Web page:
# Chain Rule (Multivariable Calculus)

## Chain rule

Theorem (Chain rule)

Assume that $$x,y:\mathbb R\to\mathbb R$$ are differentiable at point $$t_0$$. Assume that $$f:\mathbb R\times\mathbb R\to\mathbb R$$ is differentaible at point $$(x(t_0),y(t_0))$$ with continuous partial derivatives. Then the function $$g(t)=f(x(t),y(t))$$ is differentiable at the point $$(x(t_0),y(t_0))$$ and satisfies $\frac{d g}{dt}(t_0)=\frac{\partial f}{\partial x}(x(t_0),y(t_0))\cdot \frac{dx}{d t}(t_0)+ \frac{\partial f}{\partial y}(x(t_0),y(t_0))\cdot \frac{dy}{d t}(t_0).$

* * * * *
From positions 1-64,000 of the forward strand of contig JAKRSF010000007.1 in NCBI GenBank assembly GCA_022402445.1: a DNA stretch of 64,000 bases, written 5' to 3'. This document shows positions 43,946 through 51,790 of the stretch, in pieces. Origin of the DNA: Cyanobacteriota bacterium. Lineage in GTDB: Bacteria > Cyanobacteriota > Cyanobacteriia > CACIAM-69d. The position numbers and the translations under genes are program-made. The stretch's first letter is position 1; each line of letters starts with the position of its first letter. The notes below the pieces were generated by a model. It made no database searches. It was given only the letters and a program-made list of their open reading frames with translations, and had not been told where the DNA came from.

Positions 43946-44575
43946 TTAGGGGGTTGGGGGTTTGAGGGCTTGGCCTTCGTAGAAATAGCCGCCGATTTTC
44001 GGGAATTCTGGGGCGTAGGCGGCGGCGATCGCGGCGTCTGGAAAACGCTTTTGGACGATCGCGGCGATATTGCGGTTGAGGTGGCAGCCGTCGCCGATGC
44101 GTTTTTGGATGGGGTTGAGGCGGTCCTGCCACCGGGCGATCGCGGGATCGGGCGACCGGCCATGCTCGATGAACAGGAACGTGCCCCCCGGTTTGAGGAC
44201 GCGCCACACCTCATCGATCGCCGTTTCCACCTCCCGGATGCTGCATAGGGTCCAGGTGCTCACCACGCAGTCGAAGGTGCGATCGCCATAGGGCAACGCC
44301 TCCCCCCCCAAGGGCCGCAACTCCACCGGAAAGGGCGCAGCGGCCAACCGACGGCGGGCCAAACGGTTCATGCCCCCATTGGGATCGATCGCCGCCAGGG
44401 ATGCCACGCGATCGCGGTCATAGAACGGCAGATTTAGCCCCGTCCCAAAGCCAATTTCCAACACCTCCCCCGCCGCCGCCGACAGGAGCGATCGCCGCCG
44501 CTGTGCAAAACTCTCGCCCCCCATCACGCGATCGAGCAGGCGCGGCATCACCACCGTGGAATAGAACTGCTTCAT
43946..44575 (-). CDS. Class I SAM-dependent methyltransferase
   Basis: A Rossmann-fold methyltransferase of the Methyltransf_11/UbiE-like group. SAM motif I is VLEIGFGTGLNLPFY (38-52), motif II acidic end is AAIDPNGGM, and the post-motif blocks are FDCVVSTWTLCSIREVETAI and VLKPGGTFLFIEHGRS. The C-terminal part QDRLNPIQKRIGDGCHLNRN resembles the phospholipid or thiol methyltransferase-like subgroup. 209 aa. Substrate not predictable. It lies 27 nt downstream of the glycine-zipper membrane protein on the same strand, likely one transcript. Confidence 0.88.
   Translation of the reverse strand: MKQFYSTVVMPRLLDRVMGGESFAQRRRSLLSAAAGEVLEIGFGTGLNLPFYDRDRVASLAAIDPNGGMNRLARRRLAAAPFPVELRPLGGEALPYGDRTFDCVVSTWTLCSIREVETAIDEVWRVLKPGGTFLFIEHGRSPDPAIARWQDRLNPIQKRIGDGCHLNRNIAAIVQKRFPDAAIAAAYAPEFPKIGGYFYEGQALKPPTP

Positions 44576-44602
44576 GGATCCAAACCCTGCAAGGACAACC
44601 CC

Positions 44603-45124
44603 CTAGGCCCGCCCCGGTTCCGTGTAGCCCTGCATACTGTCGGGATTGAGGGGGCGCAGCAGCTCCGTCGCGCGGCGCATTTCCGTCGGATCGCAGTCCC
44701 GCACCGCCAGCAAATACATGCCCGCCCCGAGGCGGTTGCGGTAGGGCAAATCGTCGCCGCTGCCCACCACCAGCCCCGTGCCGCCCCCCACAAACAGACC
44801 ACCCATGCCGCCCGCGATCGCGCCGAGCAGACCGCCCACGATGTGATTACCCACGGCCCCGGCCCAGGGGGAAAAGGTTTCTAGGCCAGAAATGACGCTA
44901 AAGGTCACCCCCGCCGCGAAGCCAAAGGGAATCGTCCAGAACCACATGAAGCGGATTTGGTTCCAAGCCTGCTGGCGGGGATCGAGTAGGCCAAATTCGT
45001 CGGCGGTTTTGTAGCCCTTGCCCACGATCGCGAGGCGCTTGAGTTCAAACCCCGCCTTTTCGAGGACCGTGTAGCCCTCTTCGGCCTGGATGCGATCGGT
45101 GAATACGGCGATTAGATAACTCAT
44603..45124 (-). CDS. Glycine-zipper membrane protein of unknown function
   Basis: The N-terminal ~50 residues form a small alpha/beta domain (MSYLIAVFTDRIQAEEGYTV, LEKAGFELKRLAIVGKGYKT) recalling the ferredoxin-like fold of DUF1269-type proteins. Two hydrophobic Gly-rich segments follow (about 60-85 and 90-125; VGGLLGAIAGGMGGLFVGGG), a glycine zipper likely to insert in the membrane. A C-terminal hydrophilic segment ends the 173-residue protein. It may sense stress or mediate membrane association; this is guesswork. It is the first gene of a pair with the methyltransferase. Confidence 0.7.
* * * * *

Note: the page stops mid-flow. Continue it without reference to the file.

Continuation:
## Implicit function theorem

Theorem (Implicit function theorem)

Let $$F:\mathbb R^3\to\mathbb R$$ be a continuously differentiable function such that $$\frac{\partial F}{\partial z}(x_0,y_0,z_0)\neq 0$$. Then the implicit equation $$F(x,y,z)=F(x_0,y_0,z_0)$$ has a solution $$z=f(x,y)$$ in a neighborhood of the point $$(x_0,y_0)$$ and the partial derivatives of $$f$$ satisfy: $\frac{\partial f}{\partial x}(x_0,y_0)=-\frac{\frac{\partial F}{\partial x}(x_0,y_0)}{\frac{\partial F}{\partial z}(x_0,y_0)}\quad\quad\quad \mbox{and}\quad\quad\quad \frac{\partial f}{\partial y}(x_0,y_0)=-\frac{\frac{\partial F}{\partial y}(x_0,y_0)}{\frac{\partial F}{\partial z}(x_0,y_0)}.$

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